A client asked me recently if he should be optimizing for misspelled variations of the keywords we are optimizing for currently. It’s a fair question, and one that gets discussed often in the SEO forums and blogs out there.
As with most things SEO, there are two schools of thought. Some believe that it’s ‘low hanging fruit’ and should absolutely be optimized (arguing that although their are fewer searches, there is generally less competition and cheaper CPC). Others feel it’s a waste of time and that focusing efforts on keywords that drive traffic and are properly spelled are the way to go. Their counter argument is that search engines typically try to correct misspellings by offering suggestions of the proper spelling.
A quick search using the misspelling of mortgage, ‘morgage’ shows that Google has defaulted to the correct spelling because the misspelling was close enough to the correct spelling:
Below, I tried a second variation with a less common misspelling to show the “Did you mean” feature in Google. :
So depending on the misspelling, you could get completed different search results for the same intended search.
To see what type of competition and search volume misspellings could provide, I ran a quick report.
SEOBook offers a free tools which generates misspellings based on the proper spelling. (To be honest, I didn’t think it was that useful, and I ended up just coming up with variations myself. But the link to the typo tool is here.) For this test I used the same keyword, ‘mortgage’, which I used in the example above. Admittedly, this is a broad keyword in a competitive niche.
I pulled the proper spelling and then 3 misspellings to see what type of traffic and competition those keywords get. I also wanted to look at competition levels and average CPC for the misspellings. Here are the results:
from Google AdWords Keyword Tool
Notice that in this case, the correct spelling actually has the highest search volume, the lowest competition level, and the lowest approximate CPC! The misspelling ‘mortgege’ has a much lower search volume but the approximate cost per click is more than double the proper spelling. If anything, this tells me that there are plenty of people out there who think it’s worth optimizing for misspellings. But, if I’m trying to get the most reach from my SEO campaign, I’d go for the highest volume keyword with the lowest competition. In this case, that’s the proper spelling.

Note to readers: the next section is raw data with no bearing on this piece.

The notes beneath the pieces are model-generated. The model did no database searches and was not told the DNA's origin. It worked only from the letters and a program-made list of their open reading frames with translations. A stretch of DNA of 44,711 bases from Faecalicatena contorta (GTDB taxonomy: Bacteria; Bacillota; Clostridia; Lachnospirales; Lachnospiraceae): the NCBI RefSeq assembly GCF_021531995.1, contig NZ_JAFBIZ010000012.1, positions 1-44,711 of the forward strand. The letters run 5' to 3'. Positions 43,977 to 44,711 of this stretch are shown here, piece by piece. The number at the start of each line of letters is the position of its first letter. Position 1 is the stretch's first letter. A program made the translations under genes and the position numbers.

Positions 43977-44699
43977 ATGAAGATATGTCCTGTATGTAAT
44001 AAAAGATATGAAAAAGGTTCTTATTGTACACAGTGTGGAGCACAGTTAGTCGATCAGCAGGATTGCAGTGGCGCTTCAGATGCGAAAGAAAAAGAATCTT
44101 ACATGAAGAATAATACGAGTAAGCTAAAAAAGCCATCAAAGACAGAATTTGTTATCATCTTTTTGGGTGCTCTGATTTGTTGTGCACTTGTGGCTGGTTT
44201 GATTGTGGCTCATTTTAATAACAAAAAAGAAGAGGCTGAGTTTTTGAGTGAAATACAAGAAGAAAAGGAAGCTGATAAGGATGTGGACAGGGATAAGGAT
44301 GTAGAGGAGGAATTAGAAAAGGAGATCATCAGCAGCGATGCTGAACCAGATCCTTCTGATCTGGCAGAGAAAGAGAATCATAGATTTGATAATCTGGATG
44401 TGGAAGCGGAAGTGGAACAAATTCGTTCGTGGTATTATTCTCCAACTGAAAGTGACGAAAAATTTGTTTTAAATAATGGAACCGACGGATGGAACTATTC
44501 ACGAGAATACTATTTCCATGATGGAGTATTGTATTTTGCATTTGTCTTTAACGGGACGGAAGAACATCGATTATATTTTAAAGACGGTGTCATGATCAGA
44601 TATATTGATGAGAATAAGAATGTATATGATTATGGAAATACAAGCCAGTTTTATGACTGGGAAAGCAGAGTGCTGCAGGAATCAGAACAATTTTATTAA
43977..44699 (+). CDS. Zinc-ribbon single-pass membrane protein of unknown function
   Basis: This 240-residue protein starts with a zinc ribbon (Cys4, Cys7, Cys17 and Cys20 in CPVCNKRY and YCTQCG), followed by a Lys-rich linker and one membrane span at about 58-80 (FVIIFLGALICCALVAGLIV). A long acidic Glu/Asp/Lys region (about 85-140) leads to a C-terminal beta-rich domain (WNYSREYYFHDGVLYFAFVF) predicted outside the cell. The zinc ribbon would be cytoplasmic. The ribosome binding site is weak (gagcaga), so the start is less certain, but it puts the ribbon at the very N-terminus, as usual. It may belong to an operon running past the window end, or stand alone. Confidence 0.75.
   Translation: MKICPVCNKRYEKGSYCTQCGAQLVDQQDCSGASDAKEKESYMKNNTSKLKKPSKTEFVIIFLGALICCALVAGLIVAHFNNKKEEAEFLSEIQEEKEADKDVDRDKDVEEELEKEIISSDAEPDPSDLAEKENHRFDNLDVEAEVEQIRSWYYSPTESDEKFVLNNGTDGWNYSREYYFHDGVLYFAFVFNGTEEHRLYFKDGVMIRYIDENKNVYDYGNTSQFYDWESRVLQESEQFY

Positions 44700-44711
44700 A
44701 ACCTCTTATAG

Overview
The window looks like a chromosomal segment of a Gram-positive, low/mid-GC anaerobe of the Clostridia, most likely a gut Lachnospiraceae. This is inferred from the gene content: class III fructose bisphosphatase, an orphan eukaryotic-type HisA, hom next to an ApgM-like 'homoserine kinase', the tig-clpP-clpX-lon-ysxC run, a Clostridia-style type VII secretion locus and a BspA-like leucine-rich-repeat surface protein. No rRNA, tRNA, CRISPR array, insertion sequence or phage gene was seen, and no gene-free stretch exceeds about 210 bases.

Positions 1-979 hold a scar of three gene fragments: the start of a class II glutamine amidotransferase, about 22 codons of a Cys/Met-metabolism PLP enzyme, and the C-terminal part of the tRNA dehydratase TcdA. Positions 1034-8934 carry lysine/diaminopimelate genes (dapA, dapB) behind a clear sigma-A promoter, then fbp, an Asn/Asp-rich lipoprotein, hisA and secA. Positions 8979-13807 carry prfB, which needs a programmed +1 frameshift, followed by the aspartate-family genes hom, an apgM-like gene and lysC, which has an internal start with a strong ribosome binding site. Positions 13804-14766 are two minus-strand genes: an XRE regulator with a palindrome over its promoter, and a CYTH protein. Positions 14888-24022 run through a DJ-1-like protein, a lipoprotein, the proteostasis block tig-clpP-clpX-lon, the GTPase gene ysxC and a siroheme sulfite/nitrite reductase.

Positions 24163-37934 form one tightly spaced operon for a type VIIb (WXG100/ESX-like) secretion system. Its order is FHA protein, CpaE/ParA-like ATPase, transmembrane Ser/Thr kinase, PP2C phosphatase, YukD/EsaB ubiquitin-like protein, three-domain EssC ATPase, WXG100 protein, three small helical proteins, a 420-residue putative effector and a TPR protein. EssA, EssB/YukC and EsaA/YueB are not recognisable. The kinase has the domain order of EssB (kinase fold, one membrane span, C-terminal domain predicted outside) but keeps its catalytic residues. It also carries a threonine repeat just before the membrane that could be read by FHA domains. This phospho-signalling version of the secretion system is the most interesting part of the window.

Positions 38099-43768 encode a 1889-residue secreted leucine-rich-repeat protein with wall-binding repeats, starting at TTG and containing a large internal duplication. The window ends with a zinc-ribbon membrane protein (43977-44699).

Now, I’m not saying this is true in every case. In fact, if you were to delve into mortgage niches, or long tail mortgage keyword phrases and include misspellings at that level, the results could be different. I tested adding the word ‘broker and the words ‘broker richmond va’ to the misspellings but there wasn’t enough search volume to suggest it was viable in this instance.
For PPC advertising, going after misspellings may be much more appealing. Andrew Miller says “Google is usually pretty good about correcting misspellings for common keywords in organic search results, but I typically see great results in PPC channels by bidding on misspelled brand, product, and company names. These clicks are usually much cheaper thanks to lower competition and convert as well or better than correctly spelled keywords!”
So should you optimize around misspellings? The answer is: It depends. As with all things in the online marketing world, it pays to do your homework first. I’d suggest doing your keyword research first to determine the competitive nature and approximate traffic volume of the misspellings. I’d also suggest typing in the misspellings into Google to see if Google is automatically defaulting to the correct spelling. It seems that the greatest value from marketing online around misspellings may come from utilizing them in PPC marketing. Again, do your keyword research first and monitor your CPC to ensure your aren’t actually paying more and getting less conversions from the misspellings.